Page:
Politics is something we are taught very early not to talk about. Why? It is like religion you just want to keep politics and religion very personal.
Today’s politics are very different.
Social Media on twitter, facebook, youtube, and others help to increase the generation divide on how we think and understand politicians’ platforms of leadership.
This takes me to a very important voting consideration which is:
*How do we reach ages 55+ in a more effective way of communication? How do we make sure ages 55+ are registered to vote? Let us review a few facts about the senior vote:
1. The main difference between young and older voters over the past 20 years has been the following:
*Grandfather and Grandson might vote for the same party, but the grandfather would show up for every election while his grandson was more likely to only vote every four years in a presidential election.
That divide still exists. According to November 2014, early exit polling, 37 percent of voters in this year’s election were 60 and older, compared to 12 percent who were under the age of 30.
What’s different compared with the past is the partisan divide. Simply put, when young people go to the polls they vote for Democrats and when older people cast their ballots, they vote for Republicans. And the gap is huge. In 2008, Barack Obama won 66 percent of voters younger than 30 compared with 47 percent of voters 60 and older.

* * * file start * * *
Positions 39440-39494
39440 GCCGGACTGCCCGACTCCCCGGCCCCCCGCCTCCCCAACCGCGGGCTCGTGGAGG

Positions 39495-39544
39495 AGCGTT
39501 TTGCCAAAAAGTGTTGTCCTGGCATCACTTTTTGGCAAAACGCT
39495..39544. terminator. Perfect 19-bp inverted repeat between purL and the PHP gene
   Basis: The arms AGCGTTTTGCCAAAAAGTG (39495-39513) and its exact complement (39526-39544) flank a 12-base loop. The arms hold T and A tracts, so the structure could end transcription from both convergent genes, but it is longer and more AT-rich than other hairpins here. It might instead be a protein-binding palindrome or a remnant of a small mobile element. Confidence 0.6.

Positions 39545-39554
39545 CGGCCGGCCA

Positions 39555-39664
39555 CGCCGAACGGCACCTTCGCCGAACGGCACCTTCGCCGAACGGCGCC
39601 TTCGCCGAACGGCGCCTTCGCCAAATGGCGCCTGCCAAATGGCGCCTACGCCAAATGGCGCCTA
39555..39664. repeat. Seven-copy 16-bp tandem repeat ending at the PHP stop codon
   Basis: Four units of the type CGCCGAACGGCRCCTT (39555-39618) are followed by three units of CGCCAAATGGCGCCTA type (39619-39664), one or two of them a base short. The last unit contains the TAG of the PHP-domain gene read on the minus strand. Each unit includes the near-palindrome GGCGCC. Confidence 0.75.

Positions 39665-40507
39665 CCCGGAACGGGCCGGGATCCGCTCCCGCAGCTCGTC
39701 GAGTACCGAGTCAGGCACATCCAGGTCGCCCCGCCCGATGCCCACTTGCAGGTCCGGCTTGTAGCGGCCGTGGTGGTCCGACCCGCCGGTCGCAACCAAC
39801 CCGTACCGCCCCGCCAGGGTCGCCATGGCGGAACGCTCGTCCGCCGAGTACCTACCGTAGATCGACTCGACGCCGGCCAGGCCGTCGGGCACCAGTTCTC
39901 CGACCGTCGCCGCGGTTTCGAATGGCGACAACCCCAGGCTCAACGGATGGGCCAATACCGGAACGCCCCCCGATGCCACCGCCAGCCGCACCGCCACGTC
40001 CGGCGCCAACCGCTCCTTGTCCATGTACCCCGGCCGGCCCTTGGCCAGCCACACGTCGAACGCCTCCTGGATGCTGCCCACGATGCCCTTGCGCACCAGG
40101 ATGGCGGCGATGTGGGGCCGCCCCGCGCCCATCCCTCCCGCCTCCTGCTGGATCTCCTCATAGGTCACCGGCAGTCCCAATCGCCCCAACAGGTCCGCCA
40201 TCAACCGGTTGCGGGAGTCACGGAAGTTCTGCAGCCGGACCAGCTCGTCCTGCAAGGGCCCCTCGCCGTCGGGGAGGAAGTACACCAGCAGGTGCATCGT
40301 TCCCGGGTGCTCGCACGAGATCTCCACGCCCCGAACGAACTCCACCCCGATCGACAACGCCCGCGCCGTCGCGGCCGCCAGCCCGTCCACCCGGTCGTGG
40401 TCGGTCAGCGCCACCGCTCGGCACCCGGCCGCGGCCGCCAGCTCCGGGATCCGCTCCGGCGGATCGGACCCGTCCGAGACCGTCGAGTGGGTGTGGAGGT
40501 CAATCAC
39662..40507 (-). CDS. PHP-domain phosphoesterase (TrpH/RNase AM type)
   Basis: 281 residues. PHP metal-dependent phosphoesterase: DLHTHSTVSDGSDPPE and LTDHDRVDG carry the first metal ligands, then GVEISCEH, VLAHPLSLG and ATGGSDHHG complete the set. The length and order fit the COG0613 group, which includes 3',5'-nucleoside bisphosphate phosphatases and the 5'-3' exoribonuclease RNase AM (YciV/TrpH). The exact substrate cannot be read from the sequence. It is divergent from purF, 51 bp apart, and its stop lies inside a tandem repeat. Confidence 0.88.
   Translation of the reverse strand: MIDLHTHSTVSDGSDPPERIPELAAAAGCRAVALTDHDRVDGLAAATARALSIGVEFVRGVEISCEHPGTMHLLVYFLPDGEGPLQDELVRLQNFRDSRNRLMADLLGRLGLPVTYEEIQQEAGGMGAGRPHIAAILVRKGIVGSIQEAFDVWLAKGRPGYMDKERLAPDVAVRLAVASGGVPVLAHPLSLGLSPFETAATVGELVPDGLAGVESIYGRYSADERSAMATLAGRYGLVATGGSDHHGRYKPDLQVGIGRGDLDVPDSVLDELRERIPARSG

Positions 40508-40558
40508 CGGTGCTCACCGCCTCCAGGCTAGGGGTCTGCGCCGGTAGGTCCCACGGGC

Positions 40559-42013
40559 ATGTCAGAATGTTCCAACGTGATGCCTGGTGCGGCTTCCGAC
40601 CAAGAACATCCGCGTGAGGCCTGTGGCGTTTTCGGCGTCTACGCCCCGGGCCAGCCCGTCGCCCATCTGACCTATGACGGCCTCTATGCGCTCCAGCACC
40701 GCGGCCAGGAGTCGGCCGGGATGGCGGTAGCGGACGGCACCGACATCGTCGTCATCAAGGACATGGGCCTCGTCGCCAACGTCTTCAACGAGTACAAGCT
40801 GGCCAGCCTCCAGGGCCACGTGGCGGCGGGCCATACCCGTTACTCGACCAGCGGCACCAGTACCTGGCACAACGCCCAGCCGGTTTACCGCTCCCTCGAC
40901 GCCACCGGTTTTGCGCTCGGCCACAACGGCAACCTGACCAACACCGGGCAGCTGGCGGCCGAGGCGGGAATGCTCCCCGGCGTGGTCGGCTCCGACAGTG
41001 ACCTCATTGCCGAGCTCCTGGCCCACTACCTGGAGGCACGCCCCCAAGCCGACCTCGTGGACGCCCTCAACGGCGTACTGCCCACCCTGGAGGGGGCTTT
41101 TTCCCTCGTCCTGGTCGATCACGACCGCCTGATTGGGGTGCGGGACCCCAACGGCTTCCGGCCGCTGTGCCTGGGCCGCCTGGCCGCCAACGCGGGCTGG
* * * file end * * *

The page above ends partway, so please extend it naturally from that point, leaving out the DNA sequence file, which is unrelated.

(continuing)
The other reason the senior voters will hurt Democrats is that seniors are the most reliable voters. The millennials, single women, and minorities whom Democrats rely on so heavily have much higher rates of mobility and displacement than older voters, who are more deeply rooted in their community and thus more likely to participate in its civic life.
They tend to vote in every election, whereas the other groups don’t turn out in nearly the same number in off-year elections.
This fall is shaping up to be no different. On Monday, an NBC News/Wall Street Journal/Annenberg poll found that 62 percent of people age 65 or older described themselves as “highly interested” in the November elections, meaning they’re more likely to vote. By contrast, only 20 percent of those under age 35 described themselves this way.
In a study released —just four days before the midterm elections—the Pew Research Center for the People & the Press predicted that 6 in 10 voting-age adults would not show up at the polls on Election Day.
What’s more, the study found that those who were most unlikely to vote are demographically distinct from likely voters:
They are young: 34 percent of nonvoters are younger than 30 years old and the vast majority—70 percent—are younger than 50 years old.
They are racially and ethnically diverse:
A full 43 percent of nonvoters are Hispanic, African American, or other racial and ethnic minorities. That is roughly double the 22 percent of likely voters comprised by minorities.
They are less affluent than likely voters: Almost half—46 percent—of nonvoters have family incomes less than $30,000 per year, while only 19 percent of likely voters are from low-income families.
The Cherry Village Apartments Blog will include the facts for both Republican and Democrat to help you decide.
It’s important to vote for what will help our ages 55+ communities.
Please email: firstname.lastname@example.org